Dave’s hand hangs in mid-air for a few steps after turning the corner, continuing to brush the non-existent wall until he starts punching the button for the crosswalk. The button clacks rapidly as he pushes it, being unhelpful despite Dave’s persistence. “Where are you tonight, Jack?” Dave asks, gazing down the street. He continues punching the button for the crosswalk while looking for Jack. The button feels guilty that the man is waiting. It wants to help him, but it is not the button’s fault Dave did not notice the signal turn green.

“You could have let me know where you’d be. But you’d figure I can spot you. You’ll be outside, smoking, wearing a white t-shirt, jeans, hat, and talking to someone. Probably the doorman since it’s probably not very busy.” Dave’s constant punching of the button has turned the clacking into a smoother, squeaking sound, eroding the stiffness in the springs. If Dave had been listening, he might have taken the button’s squeak as a plea to cross the street.

“And there you are,” Dave says, spotting Jack down the street at Sojourn. He is standing outside smoking, wearing a white t-shirt, jeans, a hat, and talking to the doorman. “Blue hat today. Is that the Yankees one or the Mets? Don’t the Red Sox have blue hats too though…” Dave says, looking back and forth down the road. There are no cars in sight and he darts across the road without glancing at the cross signal. He returns to running the zipper up and down on his coat without the button to occupy his hand.

Jack snuffs out his cigarette when he sees Dave down the street. Jack gives a big, exaggerated wave and smile. “Yeah, yeah, I see you,” Dave says, waving back. Jack nods his head toward the bar, gives the doorman a pat on the shoulder and heads inside. “Should have guessed you’d be here instead of the other bars in town,” Dave says, heading up a small set of stairs to reach the landing leading to the bar. “Hey Miles, slow night tonight?”

“Everywhere else in the world would get busier in the summer,” Miles answers. “But not this town. Easy work at least. Jack’s in there waiting for you.”

“Thanks, man.” Dave gives the doorman a pat on the shoulder before heading through the open door. “You weren’t kidding, Miles,” Dave says, laughing. “Four people is quieter than quiet.” Two people are playing pool at one of the tables, and a couple sits at the bar chatting. Dave heads to the booth where Jack sits with two beers on the table.

“Gods, really need this tonight,” Dave says, grabbing the beer as he sits down opposite Jack. His fingers start rapping on the table while his other hand lifts the beer to his mouth. He takes a large.

“Rough couple of days?” Jack asks.

“Yeah…” Dave says after gulping down half the beer. Dave does not volunteer any more information. Dave’s silence is more telling than anything he could say to Jack. His gaze remains down at the beer. Jack remains quiet waiting for Dave to elaborate.

“Alice is pregnant,” Dave offers. Another minute goes by without either of the men saying anything, Dave’s fingers continue drumming away at the table. Dave eventually looks up from his beer at Jack. Jack raises a questioning eyebrow. Dave replies with a helpless shrug. “We don’t really know what to do.” Jack pulls out his pack of tobacco and begins rolling another cigarette, giving Dave room to talk.

“We’ve talked about kids before, and we both want them, but not right now. We’re both trying to finish our PhDs. We’re broke, we’re busy, we already don’t sleep enough. So much would have to change in our lives. But we could do it. We could do it if we decided to.” Dave’s rambling slows. “If we decided to.” He repeats.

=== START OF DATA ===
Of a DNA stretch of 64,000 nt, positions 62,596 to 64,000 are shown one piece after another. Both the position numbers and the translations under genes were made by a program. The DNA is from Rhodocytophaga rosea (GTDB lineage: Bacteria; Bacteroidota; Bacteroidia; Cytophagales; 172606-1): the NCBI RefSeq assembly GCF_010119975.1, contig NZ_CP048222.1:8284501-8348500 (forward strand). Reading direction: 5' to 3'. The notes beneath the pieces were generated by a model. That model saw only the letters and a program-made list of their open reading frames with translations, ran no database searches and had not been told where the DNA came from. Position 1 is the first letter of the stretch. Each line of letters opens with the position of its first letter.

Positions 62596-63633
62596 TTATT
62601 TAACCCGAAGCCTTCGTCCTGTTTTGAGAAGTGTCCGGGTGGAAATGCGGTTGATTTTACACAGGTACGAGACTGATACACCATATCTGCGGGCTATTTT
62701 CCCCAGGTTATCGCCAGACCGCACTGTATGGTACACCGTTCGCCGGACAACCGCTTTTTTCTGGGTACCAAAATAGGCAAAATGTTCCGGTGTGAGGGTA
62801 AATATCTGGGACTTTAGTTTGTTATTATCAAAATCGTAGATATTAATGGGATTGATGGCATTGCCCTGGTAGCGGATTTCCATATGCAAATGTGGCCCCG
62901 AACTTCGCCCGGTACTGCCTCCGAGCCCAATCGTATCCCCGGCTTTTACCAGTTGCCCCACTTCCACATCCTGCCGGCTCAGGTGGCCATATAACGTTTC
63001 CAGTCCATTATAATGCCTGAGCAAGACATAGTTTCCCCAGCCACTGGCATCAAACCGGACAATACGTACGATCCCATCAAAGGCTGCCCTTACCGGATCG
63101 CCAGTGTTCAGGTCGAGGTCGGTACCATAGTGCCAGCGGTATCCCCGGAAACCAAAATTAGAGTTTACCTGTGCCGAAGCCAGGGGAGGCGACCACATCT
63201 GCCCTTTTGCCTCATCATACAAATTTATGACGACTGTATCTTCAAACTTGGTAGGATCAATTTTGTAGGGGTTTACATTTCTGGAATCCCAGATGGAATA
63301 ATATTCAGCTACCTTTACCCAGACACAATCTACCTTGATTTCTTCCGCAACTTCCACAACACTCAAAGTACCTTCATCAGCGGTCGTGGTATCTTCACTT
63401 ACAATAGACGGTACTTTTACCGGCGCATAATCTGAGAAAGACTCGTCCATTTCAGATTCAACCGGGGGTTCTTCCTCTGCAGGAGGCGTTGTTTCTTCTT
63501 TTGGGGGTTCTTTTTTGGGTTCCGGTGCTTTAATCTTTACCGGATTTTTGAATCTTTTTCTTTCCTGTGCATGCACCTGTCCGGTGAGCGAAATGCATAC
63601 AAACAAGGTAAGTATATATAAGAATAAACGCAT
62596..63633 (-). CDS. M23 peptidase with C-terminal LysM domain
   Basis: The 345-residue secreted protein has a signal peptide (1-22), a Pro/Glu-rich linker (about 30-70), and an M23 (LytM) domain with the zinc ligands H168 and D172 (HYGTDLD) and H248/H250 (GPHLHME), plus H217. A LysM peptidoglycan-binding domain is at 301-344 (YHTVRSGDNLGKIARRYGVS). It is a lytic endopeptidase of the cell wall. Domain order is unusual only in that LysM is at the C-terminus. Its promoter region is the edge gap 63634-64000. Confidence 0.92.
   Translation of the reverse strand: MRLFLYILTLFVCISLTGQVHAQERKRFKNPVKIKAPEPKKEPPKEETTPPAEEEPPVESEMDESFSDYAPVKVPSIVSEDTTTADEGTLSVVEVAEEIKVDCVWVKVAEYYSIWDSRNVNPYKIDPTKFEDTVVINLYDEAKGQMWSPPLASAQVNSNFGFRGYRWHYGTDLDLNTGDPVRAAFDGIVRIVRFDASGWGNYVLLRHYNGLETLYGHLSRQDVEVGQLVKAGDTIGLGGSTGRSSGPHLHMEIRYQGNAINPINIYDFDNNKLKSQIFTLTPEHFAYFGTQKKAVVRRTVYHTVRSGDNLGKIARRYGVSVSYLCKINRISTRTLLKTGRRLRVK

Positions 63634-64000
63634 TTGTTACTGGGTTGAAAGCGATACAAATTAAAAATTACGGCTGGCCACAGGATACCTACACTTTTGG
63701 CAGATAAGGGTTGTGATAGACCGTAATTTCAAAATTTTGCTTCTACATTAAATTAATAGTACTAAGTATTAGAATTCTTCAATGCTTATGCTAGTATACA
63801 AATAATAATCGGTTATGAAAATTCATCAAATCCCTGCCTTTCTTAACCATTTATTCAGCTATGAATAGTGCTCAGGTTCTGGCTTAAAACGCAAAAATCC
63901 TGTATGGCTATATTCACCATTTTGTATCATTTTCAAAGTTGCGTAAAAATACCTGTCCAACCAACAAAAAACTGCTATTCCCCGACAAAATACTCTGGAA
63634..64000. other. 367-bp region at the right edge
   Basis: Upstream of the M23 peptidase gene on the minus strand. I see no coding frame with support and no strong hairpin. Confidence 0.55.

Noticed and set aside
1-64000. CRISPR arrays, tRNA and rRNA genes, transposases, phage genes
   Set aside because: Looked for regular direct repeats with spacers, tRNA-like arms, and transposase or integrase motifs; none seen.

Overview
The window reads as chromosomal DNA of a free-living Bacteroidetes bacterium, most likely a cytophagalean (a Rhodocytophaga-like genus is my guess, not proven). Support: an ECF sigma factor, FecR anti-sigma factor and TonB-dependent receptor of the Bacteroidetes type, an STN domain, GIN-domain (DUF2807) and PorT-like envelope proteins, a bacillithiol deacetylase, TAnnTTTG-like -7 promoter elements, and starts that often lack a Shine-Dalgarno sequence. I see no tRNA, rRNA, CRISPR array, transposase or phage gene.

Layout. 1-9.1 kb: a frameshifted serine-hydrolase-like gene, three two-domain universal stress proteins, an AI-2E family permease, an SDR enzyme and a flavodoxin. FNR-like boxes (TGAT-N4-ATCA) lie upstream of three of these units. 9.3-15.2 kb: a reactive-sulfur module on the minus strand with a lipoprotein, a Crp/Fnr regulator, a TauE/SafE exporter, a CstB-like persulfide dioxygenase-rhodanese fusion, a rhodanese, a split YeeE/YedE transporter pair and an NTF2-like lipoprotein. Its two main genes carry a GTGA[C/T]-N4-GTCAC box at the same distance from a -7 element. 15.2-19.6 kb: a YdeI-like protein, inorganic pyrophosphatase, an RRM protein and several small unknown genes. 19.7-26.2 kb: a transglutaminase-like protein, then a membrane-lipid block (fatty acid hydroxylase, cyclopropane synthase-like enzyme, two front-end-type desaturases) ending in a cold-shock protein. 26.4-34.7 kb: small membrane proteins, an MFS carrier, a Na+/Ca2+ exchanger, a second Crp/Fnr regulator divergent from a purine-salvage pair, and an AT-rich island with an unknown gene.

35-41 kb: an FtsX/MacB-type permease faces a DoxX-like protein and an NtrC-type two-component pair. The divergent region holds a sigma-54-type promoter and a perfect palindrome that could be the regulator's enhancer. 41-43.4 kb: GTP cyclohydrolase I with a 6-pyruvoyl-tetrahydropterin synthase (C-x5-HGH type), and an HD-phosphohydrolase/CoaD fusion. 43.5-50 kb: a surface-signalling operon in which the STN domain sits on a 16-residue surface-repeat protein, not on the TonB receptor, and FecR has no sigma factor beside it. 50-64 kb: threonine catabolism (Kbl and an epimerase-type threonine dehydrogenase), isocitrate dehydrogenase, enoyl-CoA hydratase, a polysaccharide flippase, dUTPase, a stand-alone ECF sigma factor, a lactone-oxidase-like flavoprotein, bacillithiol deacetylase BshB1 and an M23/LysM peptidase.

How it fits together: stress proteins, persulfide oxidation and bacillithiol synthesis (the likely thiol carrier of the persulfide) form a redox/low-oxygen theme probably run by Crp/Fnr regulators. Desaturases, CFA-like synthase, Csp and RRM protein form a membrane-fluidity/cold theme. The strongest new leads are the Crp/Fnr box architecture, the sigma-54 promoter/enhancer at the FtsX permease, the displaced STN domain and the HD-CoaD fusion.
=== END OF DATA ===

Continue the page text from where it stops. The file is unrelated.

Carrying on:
“So what’s stopping you?” Jack asks.

“Alice wants an abortion,” Dave replies, clumping down into the booth like a great weight is sitting on his shoulders, crushing him. “She doesn’t think it’s the right time. She doesn’t want to give up our lives right now. She doesn’t think we’d be able to have the time or the money.” He pauses slightly between each thought, but he sits up a little straighter with each sentence, his fingers stop hitting the table.

“I could get start working to support us while she finishes her thesis. But Alice doesn’t think that would work. There aren’t any jobs around here that could support us both and a baby, not without a long commute. Which would be too hard. We can’t move elsewhere, she needs to be here for her research. Which she won’t give up now. She thinks we can’t have the baby.

“But it’s our child,” Dave says, rough emotion in his voice. His hands grip the pint glass hard in frustration, “How could she not want to keep it? That’s the hardest part. I’ve wanted to be a dad for so long. Sure it’s earlier than I thought, but now that she’s pregnant, all I can think about is holding our child, teaching them to read, write, ride a bike. Getting a dog, helping them with homework, taking them to soccer practice.”

“Alice says she wants that too.” Dave continues with difficulty, his words choking him. “But she won’t listen to any suggestions I have for how we could do it. We could, we could do it. But it feels like she won’t let us. It feels like she doesn’t want our child.”

“I just… I don’t know,” Dave finishes. He finishes the other half of his beer before hanging his head in his hands. Jack sits quietly, letting Dave settle into the moment. Dave eventually looks up from his hands. Jacks sits contemplating, cigarette held in his hands. “What am I supposed to do?” Dave pleads.

Jack tucks the rolled cigarette up into his hat behind his ear. “I think you should go rack up the pool table, I’ll grab you another beer, and we can have a few games,” Jack says, grabbing Dave’s empty glass and scooting out of the booth.

“Okay. Yeah, okay.” Dave says, standing up and heading to one of the open pool tables.


Dave gently closes the door behind him. None of the lights are on in the apartment, Alice has probably gone to bed. He tip-toes through the rooms without turning the lights on. He quietly brushes his teeth in the dark of the bathroom. He sneaks into the bedroom, trying to make as little noise as possible while getting undressed. He creeps into the bed, trying to move as little as possible. Alice lies asleep in bed, breathing evenly. Dave reaches out to brush her shoulder. Alice stirs slightly, her hand falling onto his.